Sunday, October 19, 2008

Where To Begin

As you begin to create your lab there certain things you should try to have on hand. Get a computer, printer and a scanner. This will allow you to photocopy and print articles and papers you get from books and magazines from the library. The library should become your best friend. They will have many of the older and newer books on hand. You can order from one library to be sent to the library closest to you. Libraries also have yearly sales on books, you can pick up some great buys there. Two of the books on my list I found at a library sale, The Amateur Biologist and Biotechnology Projects for Young Scientists, They cost $2.00 each. You should try to have an Internet connection if possible. There is plenty of help on the Internet. Just reading this blog you have to have access to the Internet. Under my Useful Links category the Constructing Inexpensive Lab Equipment link takes you to a pile of PDF files that can help you with the construction of many pieces of lab equipment for Biology, Chemistry and Physics. I recommend you print them out or store the PDF files for later use, you never know when a site will go down. Therefore print out anything you find on the Internet.

Let family and friends know you are creating a new hobby, they will be a great help. When I told my parents that I was building a home lab again they told me they had some of my old books from before. They are The Amateur Scientist, which must be the bible for amateur scientists (it is old 1960, I would really like to attempt some of the projects, except using the materials found today), Explorations In Chemistry (which is a great book on learning chemistry), The Living Laboratory 200 Experiments for Amateur Biologists (wonderful experiments in animal biology) and Microbe Hunters (an excellent account of the beginning of microbiology). You can find more info about these books in the categories section of my blog.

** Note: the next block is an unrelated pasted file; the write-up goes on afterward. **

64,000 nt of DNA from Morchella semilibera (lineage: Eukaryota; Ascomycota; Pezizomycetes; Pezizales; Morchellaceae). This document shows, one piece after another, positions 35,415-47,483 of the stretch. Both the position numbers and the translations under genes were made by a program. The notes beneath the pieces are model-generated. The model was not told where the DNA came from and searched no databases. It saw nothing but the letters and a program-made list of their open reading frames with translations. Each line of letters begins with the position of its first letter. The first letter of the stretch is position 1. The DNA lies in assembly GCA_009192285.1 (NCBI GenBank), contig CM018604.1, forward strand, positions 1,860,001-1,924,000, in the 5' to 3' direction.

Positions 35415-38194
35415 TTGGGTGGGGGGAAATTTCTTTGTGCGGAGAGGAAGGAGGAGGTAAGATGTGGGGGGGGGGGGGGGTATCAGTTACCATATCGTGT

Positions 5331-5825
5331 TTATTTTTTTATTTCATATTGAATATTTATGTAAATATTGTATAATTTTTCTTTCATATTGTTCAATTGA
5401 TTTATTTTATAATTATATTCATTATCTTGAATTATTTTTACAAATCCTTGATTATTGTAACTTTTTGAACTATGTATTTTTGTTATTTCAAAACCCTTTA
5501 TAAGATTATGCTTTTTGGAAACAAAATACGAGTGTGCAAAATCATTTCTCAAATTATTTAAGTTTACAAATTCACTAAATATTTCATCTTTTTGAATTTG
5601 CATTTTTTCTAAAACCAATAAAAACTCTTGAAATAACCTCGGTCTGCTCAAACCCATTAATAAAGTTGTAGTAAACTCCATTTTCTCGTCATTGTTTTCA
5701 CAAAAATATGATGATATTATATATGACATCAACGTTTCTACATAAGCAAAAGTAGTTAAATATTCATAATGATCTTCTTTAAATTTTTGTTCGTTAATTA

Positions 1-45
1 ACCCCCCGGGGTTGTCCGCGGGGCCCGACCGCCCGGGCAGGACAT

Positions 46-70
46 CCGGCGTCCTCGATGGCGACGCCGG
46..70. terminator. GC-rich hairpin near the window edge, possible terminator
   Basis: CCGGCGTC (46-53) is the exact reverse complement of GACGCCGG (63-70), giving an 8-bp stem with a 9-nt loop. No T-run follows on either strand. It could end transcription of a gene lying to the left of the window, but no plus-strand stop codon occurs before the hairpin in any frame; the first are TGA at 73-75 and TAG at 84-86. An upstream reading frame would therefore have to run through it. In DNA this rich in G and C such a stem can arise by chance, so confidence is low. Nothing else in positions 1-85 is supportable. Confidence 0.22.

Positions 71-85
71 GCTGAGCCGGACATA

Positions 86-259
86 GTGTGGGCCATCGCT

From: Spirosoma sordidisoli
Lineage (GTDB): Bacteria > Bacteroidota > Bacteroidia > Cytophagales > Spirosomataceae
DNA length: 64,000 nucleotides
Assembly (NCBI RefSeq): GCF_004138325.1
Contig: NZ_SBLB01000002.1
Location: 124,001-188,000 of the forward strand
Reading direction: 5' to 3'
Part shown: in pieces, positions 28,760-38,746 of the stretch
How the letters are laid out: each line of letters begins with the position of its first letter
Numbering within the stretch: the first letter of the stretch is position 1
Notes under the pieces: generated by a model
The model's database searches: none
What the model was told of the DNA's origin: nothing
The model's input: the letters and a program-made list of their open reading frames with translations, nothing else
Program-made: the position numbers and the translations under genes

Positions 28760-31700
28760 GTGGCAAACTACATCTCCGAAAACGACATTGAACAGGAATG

One thing I do recommend is you start to walk around your neighbourhood on garbage days, you won't believe what you can find. I have found lots of wood to build shelves and tables, desks, chairs, wire, lots of computers, printers, VCR's, DVD players and many other electronics. Most computers are old but can be used for experiments to build scientific equipment such as sensors, etc(you won't have to worry about damaging these older machines). I found an old laptop and some software on the Internet and turned it into an oscilloscope, something I always wanted to play with but could not afford.

I am now well on my way to put together a pretty good start to my lab.

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